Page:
3.  I actually think you should have a right to access any treatment or therapy (within certain standards of demonstrated safety and effectiveness that any drug or medical device is required, for good reasons, to meet in this country) that you and your health care providers think might make your life better or more comfortable. Like all of us should.

People who oppose or who do not personally desire a cure are not just the people who have everything easy, who have no real problems. We want our medical issues and other challenges taken seriously.

We just think they’re a poor excuse for why people like us shouldn’t exist at all.

4.  But a true cure for autism (that doesn’t consist of eugenic abortion based on genetic profile) is not only something that we are nowhere even remotely close to achieving, but seems, to me at least, increasingly unlikely to be achievable in light of current research. Autism isn’t something located in one part of the brain. In the vast majority of cases, it’s not attributable to a single gene or even to a small number of genes, or to any discernible damage or definite pathology, but involves differences in how the brain matures over time and processes information in complex and subtle ways.

Serious attempts at a cure, to date, have tended to be ethical and human rights catastrophes.

5.  I don’t say that to make you hopeless. I say it to strongly suggest that you not wait for a very hypothetical future in which you might be able to turn yourself non-autistic in order to try to be happier. To find the things that make you happy or satisfied and follow those things wherever they lead. Because if you’ve put all of your hopes for joy or contentment with your life in the basket of a potential cure, then you’ve already made your decision in a way that is very unlikely to have the resolution you want.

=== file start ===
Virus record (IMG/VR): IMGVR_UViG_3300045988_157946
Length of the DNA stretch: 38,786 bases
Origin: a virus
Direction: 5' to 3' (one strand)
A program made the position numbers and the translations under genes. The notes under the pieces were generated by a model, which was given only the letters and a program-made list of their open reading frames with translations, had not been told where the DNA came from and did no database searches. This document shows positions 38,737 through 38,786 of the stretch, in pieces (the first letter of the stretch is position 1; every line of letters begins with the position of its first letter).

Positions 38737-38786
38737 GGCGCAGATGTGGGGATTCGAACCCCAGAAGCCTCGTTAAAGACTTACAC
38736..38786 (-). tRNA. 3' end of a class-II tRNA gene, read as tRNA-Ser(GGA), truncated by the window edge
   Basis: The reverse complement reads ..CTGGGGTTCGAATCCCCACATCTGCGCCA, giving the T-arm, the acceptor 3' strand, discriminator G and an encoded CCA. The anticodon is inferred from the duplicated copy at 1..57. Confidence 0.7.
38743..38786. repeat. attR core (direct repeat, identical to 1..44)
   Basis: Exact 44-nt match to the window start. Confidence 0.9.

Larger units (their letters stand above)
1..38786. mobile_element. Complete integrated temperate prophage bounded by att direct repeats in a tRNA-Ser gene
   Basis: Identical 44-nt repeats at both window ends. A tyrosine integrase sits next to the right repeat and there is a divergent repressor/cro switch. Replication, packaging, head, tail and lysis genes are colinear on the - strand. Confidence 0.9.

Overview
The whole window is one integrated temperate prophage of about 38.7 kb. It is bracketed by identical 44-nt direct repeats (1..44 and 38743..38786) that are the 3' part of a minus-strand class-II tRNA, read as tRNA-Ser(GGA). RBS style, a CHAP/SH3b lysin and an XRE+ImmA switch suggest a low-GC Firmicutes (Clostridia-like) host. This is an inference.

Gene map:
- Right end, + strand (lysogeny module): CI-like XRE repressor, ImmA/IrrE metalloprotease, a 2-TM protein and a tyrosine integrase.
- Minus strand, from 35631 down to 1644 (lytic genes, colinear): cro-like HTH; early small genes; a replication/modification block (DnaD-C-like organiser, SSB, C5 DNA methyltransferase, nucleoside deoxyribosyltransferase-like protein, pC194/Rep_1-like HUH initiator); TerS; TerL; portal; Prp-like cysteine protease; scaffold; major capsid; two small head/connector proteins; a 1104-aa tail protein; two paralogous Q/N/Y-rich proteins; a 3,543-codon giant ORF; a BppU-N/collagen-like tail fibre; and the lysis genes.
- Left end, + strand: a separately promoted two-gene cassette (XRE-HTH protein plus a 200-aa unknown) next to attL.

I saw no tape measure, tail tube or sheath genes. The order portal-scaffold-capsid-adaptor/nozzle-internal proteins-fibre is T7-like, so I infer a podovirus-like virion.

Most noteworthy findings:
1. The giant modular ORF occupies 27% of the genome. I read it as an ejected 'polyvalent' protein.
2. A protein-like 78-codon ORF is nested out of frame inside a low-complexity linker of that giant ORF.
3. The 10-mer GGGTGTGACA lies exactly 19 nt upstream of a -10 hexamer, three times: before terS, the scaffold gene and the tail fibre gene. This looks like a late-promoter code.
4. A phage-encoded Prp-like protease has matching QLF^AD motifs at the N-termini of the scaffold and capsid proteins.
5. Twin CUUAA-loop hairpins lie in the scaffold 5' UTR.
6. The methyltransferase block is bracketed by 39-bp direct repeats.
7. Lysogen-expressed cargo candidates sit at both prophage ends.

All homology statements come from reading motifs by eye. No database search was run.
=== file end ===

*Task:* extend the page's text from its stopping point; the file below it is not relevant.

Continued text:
6.  In any way and to any degree that you can, get out of bad or incompatible environments. They can really easily make you feel like the problem when you’re not.

When you have, for a really long time, been surrounded by people who make everything about you into a problem, or only ever been in environments that sent the message that everything you want but can’t have is because of autism, then it can be very, very difficult to tell the difference between artificial, arbitrary barriers, and obstacles actually imposed by autism itself. And those messages, those arbitrary, imposed barriers, are very, very prevalent in our society and in a lot of the ways that our families, teachers, healthcare professionals, potential employers, and other people who have a lot of power in our lives, are taught to see and treat autistic people.

Those things aren’t just natural, inevitable consequences of being autistic, and learning how to recognize and challenge them might not make you change your mind, but life can be a lot more livable.